He also makes the point that:
[there] are a wide variety of opinions, each of which seems to be coloured by the hopes and wishes (ie baggage) that the reviewer entered with. One reviewer will praise the story whilst another will say that it is awkward and doesnt fit in an MMO environment. One reviewer will quip “this is not the MMO you are looking for”, whilst another will sings songs of praise. The only general themes that everyone agrees on is that there is a metric shit load of story, and that at its core there is nothing else new that has been brought to the genre.
To me, “metric shit load of story” is something new that’s been brought to the genre. It’s all too easy in most MMOs to click through the quest text to the “Accept” button, and you have to make a specific decision to stop and actively read the story. In SWTOR, the story is presented to you – not inescapably, but certainly immersively. As Charles Onyett says in his IGN review:
“Many quest goals are still pretty standard for the genre, but at the same time the narrative wrapped around each quest is so well presented with voice-acting, detailed character animations and dialogue choices that it’s easy to get swept up in the fiction and forget about the menial kill and collect quest goals.”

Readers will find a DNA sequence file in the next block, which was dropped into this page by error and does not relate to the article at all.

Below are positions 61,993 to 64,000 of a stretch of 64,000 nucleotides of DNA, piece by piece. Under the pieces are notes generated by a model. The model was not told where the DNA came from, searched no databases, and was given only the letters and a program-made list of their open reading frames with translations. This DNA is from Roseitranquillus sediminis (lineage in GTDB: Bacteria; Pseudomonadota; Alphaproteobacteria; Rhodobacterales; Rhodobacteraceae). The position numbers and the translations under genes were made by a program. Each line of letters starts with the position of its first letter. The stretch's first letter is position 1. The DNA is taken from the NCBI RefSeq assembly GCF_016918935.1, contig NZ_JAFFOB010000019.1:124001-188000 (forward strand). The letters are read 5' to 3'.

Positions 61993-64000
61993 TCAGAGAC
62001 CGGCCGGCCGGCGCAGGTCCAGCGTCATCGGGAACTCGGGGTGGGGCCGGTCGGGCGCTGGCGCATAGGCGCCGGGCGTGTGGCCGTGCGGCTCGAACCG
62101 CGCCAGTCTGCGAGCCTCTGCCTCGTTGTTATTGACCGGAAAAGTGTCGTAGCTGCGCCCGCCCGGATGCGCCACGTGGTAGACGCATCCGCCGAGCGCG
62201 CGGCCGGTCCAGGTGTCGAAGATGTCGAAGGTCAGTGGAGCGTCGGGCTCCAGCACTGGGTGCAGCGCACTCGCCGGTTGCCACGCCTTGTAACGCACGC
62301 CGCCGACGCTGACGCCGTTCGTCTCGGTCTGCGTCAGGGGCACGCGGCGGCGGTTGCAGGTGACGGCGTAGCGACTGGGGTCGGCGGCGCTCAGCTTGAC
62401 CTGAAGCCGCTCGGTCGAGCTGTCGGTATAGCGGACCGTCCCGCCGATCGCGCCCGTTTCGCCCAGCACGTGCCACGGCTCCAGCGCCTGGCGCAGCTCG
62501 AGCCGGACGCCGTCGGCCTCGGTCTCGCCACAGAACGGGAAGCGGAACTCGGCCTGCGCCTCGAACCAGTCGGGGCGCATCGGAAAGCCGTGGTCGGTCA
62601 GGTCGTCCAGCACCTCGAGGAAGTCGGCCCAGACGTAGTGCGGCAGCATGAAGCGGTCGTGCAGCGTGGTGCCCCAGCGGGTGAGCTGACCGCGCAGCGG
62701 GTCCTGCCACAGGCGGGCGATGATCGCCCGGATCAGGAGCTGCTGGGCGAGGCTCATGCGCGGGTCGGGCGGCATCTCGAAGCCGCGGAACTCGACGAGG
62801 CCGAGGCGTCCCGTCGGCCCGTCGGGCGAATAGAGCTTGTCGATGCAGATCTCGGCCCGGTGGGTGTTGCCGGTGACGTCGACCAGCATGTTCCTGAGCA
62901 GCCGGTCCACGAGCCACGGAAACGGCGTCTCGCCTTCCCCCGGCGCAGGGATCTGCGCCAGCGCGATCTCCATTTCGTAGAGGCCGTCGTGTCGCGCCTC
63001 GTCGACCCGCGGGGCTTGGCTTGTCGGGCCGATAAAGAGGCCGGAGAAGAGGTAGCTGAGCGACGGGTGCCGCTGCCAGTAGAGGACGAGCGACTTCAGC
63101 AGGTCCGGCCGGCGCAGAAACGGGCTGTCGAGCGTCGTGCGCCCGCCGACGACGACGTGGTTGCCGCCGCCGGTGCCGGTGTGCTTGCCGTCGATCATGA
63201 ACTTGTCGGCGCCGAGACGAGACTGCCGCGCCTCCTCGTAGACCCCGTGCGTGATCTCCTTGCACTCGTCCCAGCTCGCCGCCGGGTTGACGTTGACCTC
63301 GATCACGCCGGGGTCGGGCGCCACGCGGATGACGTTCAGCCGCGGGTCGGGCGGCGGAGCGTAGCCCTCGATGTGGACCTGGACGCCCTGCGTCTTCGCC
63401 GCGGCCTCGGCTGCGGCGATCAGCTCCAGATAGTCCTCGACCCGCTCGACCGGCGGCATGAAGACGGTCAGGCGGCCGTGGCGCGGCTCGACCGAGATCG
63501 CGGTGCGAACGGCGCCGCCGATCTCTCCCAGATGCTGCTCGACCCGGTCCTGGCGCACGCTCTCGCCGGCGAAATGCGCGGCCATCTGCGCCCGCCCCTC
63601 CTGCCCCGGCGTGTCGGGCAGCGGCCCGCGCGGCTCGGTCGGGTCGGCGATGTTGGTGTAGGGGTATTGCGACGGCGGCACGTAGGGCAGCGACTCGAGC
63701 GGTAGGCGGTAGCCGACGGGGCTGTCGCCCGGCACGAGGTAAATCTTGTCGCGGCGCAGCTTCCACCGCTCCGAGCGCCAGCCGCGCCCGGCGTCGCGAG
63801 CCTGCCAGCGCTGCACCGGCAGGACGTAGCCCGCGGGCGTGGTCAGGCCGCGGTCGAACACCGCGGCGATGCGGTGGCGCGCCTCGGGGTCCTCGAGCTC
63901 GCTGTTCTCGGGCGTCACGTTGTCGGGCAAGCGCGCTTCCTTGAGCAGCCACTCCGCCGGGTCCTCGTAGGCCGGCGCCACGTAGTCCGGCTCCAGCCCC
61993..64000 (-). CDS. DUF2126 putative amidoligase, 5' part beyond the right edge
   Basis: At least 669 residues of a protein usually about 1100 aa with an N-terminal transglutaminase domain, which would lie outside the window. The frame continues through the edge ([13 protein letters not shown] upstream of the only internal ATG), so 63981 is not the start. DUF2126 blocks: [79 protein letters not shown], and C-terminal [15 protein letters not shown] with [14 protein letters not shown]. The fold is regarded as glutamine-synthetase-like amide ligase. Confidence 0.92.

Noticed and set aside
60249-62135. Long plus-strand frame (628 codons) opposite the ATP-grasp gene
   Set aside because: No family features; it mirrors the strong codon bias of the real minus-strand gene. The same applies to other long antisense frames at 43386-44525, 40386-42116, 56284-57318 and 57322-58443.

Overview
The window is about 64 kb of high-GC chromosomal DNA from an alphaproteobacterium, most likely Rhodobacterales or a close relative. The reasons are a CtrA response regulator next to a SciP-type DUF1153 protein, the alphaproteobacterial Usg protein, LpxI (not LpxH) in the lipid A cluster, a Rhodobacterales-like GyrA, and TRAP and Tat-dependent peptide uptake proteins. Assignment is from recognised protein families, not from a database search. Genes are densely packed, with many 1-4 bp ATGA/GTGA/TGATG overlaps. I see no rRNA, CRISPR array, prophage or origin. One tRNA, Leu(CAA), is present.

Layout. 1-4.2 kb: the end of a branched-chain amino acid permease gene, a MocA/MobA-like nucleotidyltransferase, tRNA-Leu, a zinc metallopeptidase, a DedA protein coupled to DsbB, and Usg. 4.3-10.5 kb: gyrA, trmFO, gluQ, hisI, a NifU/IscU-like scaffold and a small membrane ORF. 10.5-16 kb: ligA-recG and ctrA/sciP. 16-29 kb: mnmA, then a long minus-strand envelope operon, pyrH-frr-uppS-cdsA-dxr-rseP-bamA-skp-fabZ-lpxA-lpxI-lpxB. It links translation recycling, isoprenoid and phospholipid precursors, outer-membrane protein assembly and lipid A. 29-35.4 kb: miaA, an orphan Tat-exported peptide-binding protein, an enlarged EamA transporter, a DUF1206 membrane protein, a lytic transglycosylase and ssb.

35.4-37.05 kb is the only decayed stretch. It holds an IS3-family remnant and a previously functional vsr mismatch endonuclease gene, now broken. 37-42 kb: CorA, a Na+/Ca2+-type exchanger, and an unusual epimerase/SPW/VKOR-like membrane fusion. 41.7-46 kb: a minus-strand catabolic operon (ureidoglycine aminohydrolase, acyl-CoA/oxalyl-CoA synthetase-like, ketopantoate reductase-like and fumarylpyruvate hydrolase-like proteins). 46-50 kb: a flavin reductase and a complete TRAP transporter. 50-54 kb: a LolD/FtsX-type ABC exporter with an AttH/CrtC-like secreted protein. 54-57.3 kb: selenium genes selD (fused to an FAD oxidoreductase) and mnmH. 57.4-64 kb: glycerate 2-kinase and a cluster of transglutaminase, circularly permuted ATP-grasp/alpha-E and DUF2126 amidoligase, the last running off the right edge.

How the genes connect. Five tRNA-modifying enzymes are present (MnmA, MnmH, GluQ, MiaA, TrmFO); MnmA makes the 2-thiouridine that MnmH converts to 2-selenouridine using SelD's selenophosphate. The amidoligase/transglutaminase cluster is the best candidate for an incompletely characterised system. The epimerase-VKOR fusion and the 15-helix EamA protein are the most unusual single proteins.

“It’s impossible not to appreciate the difference voicing a game makes. It’s extraordinary to appreciate the difference being able to answer back makes.”
I absolutely agree with Alostrael that overall the game is “more evolutionary than revolutionary”, but I think the voiced NPC interactions (and multiple response choices) are a very important evolution for the genre to have made. World of Warcraft, the behemoth in the field, was evolutionary rather than revolutionary too, and look what it did for us. SWTOR is just evolving MMOs to the next step, not changing the face of them – but, as it is for Alostrael, that’s more than enough for me.